Anchorage is the largest city in Alaska. We all know that.
But there's a big community here that often gets overlooked. It encompasses 10,000 more people than the populations of either Fairbanks or Juneau. It has 36,000 more people than Homer. Eighty times the population of Aniak.
And who populates this would-be second-largest community in Alaska? The 41,500 uninsured Alaskans who would benefit from a state expansion of Medicaid.
Contrary to a popular stereotype, these are not people who loaf and live on the dole. For the most part, they are men and women who work hard for not much money -- the "working poor." With minimum wage jobs, maybe more than one, they do their best to support their families.
This is not a community with political connections. They don't hire lobbyists. They can't afford to fly to Juneau to bend the ears of legislators. (No matter. They couldn't take the time off anyway.)
Often these aren't workers whose employers pay livable wages, offer health care, provide something for retirement. They are ones who start out behind and struggle not to lose ground. They are employees who can be replaced tomorrow without a second thought.
If you think the Wal-Marts of America feel ethically or morally compelled to take care of these low-rung employees, employees who help keep their owners in the billionaires club, guess again. Isn't happening. Won't ever happen by choice.
Instead, they are more likely to whine about paying taxes to provide their former and future employees food stamps, low-income housing and federally mandated health care. (Of course it's all Obama's fault. If he weren't president, there'd be pork loins falling from the sky, and senior management positions with Cadillac health insurance for everyone who could fog a mirror -- as long as they have a good attitude and patience. Lots and lots of patience.)
Believing that nonsense is what absolves some people from any sense of responsibility as they watch prosperous companies enrich themselves by transferring their labor costs onto the rest of us. No health care for workers means bigger dividends for stockholders. It's what the Founding Fathers intended!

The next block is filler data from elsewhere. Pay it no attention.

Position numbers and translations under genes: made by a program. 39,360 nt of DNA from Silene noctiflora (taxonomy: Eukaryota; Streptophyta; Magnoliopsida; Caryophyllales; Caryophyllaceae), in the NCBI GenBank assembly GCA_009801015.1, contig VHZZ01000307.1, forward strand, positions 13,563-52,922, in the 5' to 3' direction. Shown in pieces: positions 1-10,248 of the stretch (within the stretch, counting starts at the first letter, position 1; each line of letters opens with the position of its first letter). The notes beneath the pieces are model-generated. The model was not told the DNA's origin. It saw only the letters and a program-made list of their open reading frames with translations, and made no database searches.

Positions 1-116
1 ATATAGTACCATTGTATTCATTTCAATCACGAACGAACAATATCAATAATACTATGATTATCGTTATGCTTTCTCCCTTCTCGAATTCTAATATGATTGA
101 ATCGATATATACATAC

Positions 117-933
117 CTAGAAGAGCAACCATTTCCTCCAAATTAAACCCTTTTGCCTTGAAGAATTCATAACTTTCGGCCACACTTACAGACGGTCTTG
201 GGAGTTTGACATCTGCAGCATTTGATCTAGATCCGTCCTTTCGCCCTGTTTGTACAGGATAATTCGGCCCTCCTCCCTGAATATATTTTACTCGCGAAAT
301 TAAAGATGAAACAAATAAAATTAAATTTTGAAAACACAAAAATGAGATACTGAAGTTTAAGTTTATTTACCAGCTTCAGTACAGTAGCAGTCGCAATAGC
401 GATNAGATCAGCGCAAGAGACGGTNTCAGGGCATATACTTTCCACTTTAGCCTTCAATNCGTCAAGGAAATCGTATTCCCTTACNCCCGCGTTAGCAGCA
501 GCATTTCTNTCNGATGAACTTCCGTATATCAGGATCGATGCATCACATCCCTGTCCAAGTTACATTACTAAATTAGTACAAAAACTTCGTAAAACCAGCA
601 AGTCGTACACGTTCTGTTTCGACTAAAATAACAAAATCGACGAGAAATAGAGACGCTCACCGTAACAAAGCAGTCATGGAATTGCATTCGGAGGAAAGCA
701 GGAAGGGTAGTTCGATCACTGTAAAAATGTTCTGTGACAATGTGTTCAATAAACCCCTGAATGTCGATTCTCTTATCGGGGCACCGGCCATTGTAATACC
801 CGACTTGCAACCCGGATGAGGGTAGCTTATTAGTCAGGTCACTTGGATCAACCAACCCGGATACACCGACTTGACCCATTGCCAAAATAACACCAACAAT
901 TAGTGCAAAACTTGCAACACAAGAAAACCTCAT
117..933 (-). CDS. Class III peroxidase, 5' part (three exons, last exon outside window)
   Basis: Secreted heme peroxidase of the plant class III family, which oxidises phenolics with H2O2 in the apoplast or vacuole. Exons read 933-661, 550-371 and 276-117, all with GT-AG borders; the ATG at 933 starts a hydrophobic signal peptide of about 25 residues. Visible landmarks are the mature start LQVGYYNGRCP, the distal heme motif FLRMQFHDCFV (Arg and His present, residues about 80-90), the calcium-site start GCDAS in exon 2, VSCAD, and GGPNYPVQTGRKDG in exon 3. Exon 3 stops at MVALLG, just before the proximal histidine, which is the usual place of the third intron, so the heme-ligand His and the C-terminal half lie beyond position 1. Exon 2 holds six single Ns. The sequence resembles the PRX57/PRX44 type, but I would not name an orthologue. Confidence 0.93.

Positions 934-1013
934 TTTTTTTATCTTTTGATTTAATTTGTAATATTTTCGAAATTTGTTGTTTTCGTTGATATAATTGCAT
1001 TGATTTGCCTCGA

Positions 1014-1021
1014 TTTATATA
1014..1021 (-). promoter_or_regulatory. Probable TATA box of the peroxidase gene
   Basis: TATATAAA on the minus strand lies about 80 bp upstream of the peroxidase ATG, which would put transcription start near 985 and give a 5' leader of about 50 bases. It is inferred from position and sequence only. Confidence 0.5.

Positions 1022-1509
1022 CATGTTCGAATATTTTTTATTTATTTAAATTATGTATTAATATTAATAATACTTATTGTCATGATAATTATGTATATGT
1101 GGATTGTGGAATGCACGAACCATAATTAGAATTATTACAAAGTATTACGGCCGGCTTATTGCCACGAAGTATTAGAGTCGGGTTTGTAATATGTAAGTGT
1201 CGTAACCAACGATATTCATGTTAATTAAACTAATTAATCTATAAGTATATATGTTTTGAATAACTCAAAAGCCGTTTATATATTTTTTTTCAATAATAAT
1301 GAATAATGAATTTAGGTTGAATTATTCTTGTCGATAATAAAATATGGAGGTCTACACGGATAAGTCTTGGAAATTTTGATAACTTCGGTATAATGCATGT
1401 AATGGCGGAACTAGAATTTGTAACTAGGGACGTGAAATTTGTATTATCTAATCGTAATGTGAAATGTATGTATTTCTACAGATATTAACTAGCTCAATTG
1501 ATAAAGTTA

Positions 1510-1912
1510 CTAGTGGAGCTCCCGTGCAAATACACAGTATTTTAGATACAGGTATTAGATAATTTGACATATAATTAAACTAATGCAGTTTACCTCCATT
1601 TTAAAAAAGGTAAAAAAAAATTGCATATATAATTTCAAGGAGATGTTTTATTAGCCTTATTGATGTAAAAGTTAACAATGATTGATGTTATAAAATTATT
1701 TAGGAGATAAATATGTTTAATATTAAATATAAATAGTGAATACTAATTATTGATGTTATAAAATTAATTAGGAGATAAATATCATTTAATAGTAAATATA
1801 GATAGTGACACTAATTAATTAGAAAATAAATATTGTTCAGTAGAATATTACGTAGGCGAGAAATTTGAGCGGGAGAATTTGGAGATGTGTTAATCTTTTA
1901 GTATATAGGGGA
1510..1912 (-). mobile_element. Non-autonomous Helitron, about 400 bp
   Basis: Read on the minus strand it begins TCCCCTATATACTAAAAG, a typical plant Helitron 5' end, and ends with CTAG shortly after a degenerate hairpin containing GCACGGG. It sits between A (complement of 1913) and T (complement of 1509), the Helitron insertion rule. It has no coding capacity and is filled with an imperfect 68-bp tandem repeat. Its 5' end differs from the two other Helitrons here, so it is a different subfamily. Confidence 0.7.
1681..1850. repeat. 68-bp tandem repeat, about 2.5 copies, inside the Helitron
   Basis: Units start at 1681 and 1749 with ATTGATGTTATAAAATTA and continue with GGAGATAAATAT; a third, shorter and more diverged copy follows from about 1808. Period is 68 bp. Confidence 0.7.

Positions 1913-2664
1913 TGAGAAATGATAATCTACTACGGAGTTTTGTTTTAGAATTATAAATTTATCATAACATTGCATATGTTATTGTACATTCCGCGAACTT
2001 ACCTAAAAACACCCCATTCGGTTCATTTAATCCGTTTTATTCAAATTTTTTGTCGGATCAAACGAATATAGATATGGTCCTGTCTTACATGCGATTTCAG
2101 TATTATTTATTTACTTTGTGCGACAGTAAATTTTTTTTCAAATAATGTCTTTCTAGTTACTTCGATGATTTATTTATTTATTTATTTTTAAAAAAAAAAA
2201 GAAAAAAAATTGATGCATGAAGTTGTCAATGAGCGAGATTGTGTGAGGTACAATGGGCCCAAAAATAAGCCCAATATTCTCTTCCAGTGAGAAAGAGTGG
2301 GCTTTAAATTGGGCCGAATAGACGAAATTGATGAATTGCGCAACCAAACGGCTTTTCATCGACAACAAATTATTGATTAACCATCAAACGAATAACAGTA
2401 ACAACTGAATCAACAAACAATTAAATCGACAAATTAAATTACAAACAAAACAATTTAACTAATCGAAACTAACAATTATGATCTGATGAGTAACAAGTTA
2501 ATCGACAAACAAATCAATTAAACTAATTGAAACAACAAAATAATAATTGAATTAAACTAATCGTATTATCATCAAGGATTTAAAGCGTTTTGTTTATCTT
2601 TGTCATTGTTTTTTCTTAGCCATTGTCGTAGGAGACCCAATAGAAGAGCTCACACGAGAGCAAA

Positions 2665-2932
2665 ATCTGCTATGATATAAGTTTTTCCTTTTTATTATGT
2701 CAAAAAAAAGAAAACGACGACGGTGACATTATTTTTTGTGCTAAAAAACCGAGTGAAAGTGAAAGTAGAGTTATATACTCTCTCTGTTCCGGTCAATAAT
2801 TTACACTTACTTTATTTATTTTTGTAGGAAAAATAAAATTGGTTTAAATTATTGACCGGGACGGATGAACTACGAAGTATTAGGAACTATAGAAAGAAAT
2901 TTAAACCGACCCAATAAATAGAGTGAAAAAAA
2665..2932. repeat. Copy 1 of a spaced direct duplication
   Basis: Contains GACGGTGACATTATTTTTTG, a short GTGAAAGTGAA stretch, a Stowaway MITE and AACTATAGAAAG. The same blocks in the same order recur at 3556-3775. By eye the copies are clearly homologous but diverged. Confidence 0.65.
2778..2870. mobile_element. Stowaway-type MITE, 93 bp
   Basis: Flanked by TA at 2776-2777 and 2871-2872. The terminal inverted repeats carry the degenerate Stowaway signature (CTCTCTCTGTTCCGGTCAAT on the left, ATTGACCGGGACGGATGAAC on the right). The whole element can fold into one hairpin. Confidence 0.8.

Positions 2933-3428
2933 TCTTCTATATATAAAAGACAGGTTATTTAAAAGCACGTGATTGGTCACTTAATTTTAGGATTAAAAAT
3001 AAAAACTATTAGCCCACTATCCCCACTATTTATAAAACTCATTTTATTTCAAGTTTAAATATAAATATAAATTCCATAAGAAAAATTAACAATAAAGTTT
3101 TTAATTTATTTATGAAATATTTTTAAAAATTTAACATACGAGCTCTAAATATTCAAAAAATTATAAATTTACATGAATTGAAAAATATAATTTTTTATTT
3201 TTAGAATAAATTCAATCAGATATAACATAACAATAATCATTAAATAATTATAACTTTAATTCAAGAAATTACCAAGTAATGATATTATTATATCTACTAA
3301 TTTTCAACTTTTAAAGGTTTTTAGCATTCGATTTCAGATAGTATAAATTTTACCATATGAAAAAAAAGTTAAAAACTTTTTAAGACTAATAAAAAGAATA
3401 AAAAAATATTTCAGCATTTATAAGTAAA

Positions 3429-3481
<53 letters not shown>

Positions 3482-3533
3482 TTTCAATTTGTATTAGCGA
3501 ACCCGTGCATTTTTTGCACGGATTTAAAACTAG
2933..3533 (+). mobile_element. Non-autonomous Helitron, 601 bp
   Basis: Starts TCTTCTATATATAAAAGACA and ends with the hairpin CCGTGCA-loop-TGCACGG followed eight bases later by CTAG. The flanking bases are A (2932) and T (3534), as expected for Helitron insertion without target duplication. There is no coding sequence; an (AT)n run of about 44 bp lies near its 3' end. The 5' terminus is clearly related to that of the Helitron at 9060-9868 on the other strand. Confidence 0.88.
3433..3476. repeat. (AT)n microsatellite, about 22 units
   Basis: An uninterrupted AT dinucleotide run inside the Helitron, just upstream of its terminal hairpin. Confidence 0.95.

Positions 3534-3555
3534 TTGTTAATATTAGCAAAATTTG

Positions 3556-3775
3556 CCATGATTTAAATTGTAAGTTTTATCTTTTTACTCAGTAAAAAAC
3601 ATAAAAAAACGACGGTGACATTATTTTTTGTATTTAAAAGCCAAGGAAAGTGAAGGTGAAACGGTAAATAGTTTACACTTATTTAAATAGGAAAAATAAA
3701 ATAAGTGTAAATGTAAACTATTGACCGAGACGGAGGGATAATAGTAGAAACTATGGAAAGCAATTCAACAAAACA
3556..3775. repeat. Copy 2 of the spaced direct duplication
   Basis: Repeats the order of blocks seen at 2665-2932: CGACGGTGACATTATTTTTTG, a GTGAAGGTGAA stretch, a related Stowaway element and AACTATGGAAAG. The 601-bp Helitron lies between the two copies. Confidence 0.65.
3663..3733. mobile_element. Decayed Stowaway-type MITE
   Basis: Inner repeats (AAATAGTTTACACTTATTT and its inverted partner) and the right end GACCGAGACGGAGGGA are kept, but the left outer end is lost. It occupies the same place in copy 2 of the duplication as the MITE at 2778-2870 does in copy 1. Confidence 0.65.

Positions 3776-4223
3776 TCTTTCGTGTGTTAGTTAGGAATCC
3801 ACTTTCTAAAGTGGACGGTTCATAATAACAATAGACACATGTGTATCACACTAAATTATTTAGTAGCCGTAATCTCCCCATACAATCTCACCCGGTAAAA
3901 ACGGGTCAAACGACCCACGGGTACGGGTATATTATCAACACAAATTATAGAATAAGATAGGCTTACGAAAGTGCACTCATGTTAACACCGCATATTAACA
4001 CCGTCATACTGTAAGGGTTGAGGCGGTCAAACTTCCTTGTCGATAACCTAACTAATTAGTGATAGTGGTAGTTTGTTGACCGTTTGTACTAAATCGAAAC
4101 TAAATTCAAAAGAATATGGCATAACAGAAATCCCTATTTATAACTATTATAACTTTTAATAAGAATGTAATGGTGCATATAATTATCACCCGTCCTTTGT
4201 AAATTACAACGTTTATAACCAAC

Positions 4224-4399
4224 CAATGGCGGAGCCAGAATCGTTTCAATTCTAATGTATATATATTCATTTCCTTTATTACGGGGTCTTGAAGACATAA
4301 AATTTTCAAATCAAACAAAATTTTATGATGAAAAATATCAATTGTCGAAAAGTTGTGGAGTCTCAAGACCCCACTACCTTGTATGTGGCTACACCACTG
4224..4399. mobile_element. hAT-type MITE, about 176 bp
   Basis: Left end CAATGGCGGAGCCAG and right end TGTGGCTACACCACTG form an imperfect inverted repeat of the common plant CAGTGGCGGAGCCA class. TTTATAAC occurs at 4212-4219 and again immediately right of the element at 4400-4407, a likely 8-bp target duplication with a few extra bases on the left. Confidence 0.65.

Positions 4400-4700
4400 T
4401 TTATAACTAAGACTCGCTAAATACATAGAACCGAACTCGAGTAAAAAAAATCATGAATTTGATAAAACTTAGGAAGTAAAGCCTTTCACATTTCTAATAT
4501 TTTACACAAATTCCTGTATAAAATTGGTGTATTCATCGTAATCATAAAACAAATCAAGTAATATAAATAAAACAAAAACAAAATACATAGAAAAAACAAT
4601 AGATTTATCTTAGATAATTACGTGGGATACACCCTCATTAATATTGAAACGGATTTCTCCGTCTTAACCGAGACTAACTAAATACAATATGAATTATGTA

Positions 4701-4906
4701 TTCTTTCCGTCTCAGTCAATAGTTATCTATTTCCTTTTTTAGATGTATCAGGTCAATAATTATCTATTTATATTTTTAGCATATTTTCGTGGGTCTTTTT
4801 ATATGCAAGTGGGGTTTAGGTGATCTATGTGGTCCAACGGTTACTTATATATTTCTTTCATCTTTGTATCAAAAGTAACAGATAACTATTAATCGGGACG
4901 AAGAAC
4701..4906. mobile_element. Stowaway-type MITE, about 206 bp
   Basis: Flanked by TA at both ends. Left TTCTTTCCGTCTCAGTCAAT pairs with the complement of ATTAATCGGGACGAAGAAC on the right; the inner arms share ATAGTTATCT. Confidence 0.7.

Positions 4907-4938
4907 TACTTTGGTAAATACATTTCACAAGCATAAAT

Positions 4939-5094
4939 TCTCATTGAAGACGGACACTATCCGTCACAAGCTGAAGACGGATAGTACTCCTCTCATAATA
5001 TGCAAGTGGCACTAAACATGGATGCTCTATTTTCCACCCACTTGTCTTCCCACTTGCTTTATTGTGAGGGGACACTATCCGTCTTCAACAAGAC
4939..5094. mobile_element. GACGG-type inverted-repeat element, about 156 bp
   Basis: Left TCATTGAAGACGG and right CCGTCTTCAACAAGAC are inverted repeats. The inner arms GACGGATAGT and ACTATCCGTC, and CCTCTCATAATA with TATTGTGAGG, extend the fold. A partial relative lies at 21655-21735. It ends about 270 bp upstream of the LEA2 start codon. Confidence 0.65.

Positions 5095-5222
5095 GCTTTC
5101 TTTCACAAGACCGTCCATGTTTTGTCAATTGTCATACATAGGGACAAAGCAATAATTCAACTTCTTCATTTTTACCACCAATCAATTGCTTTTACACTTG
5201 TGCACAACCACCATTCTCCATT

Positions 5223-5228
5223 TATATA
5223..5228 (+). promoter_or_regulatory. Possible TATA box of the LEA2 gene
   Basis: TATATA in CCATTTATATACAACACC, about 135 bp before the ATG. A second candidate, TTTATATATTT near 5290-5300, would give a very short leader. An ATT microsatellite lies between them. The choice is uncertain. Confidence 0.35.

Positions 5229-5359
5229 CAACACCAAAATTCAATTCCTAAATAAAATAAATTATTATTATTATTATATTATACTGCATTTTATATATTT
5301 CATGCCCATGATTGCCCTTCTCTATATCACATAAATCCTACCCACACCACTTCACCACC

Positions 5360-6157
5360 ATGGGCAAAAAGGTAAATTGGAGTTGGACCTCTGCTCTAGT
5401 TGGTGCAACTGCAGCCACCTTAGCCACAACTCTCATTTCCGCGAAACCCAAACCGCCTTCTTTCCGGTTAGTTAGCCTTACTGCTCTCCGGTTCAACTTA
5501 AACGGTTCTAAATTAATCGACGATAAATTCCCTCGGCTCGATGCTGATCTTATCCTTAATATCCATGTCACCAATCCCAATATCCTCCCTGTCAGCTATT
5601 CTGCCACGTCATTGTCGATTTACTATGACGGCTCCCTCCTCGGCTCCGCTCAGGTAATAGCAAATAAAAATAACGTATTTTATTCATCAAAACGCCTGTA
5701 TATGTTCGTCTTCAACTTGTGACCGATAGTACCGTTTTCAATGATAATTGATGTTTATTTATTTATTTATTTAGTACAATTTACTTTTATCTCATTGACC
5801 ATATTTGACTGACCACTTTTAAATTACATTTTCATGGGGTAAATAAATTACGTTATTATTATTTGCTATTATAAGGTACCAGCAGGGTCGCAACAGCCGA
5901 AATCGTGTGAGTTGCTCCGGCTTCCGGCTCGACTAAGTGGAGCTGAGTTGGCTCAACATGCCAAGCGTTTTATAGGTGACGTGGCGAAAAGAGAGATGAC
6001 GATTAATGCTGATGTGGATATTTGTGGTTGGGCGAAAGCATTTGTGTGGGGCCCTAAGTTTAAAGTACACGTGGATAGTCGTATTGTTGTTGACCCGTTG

The uber-right says, let the free market sort it out. Sure, I can see how that would be comfort enough for a single parent with a sick child.
In Alaska there is one person who can literally change the lives of these folks with the stroke of a pen. That would be Sean Parnell, our governor. Sometime soon he will decide whether or not to expand Medicaid to cover those 41,500 Alaskans.
Should he? Let's hope he asks these questions before deciding:
Would it improve the health of Alaskans? Create jobs? Improve our economy?
Several comprehensive studies have considered those questions. The Alaska Native Health Consortium commissioned one, titled "Healthier Alaskans Create A Healthier State Economy." It estimated that within five years of an expansion our overall death rate would decrease by 6.1 percent. That's one death prevented for each 176 newly covered residents. Will preventing the deaths of hundreds of Alaskans seem like a good investment to our "pro-life" governor? I'm not betting on it.
From a moral and ethical perspective, Medicaid expansion is a no-brainer. That's why the Anchorage Faith & Action -- Congregations Together produced a brochure about Medicare expansion. ("When I was sick, you denied me affordable health care" isn't exactly in lockstep with the Bible.)
Over the next four years a Medicaid expansion would create 3,500 new jobs in Alaska and generate annual wages of $180 million. It would create billions of dollars in economic activity here.
The federal government will pay 100 percent of the initial cost of expansion, and 90 percent thereafter.
That's why the Alaska Chamber of Commerce made Medicaid expansion a top priority. Businessmen know a good deal when they see one.
The governor knows all this. And he has the benefit of his own $80,000 study, which he refuses to make it public -- even though that's the law. He won't give it to legislators, much less us lowly citizens.
What doesn't he want us to know? My bet is the new report says the same thing the others have: expanding Medicaid will improve our health and our economy. And yet the governor just can't seem to make up his mind. Is he trying to figure out which choice is better for his political career?
Alaskans are sick of politics as usual. Just like the rest of the country. Let's hope this is one decision in which common sense, smart policy and basic human decency trump politics.
It really is a no-brainer.
Shannyn Moore can be heard weeknights from 6 to 9 p.m. on KOAN 1020 AM and 95.5 FM radio.
By SHANNYN MOORE